Just as scorching temperatures are typical of an Australian summer, so are apocalyptic tropical storm cells after a hot day.
This summer, as apocalyptic clouds blanketed cities, social media has lit up with incredible photos of nature at its finest.
To make sure you get the best photo you can when the next storm sweeps overhead, we asked professional Sydney photographer Alex Marks for his secrets for getting the picture-perfect shot.
Here are his six tips and tricks.
1. Be prepared
“While often you just happen to see some amazing cloud formation brewing, most of the time you’ll know a few hours in advance.
“Because storms come and go very quickly, the more time you have to prepare the better – there’s nothing worse than running around looking for a memory card or battery!
“Recently I was so excited for a storm shoot that after sitting in traffic for about 20 minutes, I madly grabbed all my gear and ran towards the spot to set-up. I jumped over a small log, pulled my hamstring and fell over in pain, missing half the storm – trust me, prep pays. “
2. Get the angle right
While most scenes will make for an interesting setting when dealing with storms and lightning, Marks says: “It’s best to be in a position with a lot of open sky in front of you.
“If you have time to also position yourself to have a striking feature in the foreground, it will also give the image some perspective.”
3. Capture the lightning strike
It’s no secret that trying to take a photo of a lighting strike is a hard task, even the pros struggle to nail it every time.
“Lightning is a tricky one,” says Marks, “I’m still trying to nail the perfect lightning strike.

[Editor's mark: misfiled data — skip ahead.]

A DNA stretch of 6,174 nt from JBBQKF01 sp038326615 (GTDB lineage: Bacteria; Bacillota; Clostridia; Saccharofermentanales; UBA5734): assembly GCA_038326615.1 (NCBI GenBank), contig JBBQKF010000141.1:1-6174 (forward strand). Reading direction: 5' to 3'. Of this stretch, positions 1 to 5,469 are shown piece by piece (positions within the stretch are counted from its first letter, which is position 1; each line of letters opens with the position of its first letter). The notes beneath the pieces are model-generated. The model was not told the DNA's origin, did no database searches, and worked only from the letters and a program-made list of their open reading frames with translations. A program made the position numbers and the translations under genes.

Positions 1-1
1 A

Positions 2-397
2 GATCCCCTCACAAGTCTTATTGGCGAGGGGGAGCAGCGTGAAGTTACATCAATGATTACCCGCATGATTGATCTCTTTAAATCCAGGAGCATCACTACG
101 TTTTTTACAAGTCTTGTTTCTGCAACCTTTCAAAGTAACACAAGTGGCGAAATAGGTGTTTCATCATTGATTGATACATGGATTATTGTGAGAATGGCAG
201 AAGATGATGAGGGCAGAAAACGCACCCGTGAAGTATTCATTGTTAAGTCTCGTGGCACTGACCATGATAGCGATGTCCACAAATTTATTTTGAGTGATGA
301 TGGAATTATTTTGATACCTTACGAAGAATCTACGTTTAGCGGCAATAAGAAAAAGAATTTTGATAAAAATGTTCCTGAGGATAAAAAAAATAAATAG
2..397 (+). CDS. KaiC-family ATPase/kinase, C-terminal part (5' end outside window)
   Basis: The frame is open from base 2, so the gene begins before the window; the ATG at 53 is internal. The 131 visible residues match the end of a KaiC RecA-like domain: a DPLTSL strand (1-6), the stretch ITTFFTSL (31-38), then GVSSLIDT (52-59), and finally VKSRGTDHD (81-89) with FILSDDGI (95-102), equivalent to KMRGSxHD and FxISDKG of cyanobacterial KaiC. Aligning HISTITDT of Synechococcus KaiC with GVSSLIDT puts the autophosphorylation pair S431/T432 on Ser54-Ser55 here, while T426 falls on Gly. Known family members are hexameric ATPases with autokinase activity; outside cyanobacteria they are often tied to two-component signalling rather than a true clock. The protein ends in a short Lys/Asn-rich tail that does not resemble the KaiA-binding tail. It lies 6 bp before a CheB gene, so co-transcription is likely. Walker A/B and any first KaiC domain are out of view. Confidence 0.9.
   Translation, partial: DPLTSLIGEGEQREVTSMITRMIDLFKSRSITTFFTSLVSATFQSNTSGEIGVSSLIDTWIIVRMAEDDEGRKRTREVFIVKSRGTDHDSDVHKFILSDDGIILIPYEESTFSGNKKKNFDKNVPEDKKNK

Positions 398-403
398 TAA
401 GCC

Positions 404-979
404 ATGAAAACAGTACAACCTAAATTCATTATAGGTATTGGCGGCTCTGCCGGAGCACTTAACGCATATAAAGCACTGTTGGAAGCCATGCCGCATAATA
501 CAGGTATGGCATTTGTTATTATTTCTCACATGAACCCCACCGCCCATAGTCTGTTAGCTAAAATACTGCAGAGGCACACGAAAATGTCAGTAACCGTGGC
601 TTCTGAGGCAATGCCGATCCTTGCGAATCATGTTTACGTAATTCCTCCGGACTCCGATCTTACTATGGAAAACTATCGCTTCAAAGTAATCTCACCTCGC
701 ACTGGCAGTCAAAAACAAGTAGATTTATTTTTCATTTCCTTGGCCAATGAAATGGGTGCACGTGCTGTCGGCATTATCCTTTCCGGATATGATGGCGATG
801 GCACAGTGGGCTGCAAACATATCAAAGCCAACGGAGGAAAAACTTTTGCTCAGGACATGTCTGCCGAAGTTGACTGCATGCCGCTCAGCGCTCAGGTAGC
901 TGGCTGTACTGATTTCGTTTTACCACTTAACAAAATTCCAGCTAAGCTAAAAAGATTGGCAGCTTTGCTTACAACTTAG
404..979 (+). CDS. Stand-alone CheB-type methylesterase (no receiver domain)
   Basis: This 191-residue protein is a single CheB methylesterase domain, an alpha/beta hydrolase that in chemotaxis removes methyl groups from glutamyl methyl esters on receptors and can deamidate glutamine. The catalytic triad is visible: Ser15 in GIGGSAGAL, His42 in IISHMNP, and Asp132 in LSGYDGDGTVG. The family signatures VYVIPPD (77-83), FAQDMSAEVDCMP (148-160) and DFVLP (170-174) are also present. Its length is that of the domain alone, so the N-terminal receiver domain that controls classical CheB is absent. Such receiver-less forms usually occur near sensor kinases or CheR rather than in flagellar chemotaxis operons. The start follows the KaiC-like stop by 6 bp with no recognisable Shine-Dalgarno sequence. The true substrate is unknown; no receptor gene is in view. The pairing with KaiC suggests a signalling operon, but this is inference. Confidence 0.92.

“It’s damn scary at times too! For lightning the shutter is often open for quite some time, unless you fluke it. The ‘rolling cloud’ is a little easier. It’s just comes down to positioning really.”
4. Rain is your worst enemy
“Try your best to get the shot before the rain hits,” Marks says, “drops of water on the lens are a big issue.
“Don’t worry if there is dim lighting, taking the photo with a long exposure will fix this. Keeping the shutter open for 5-30 seconds should do the trick.”
5. Editing can make the photo
“Editing is a big part of photography today,” Marks says, “it’s what makes a photographers style in a lot of ways.”
“But it all varies to the users eye, and really comes down to each to their own.
“Sometimes it’s less contrast, sometimes it’s more. Sometimes it’s more brightness, sometimes it’s less.
While he said that there’s no particular formula to follow, and the one key tip he would give would be to make sure the horizon is straight.
“That’s the one key ingredient.
“Others might also be not over exposing a shot, play around the tone, or the warmth of the images and the sharpening is a handy tool.”
All these things he says will help to “show mother nature at her peak!”
6. Instagram is good
Often when a storm strikes the only camera you will have on you is your iPhone – but that’s not a bad thing says Marks.
“While I usually use a Canon 5D III – with a wide angle lens such as the 16-35mm or 24-70mm, sometimes I use whatever is on me at the time, often my iPhone.
“And when it comes to Instagram there are so many options, to help you get the perfect photo.”
While he didn’t have a favourite filter, he said to choose the one that will suit the look and feel of what you are going for.
Now see the awesome storm photos Marks has taken, more of which are on his Instagram.
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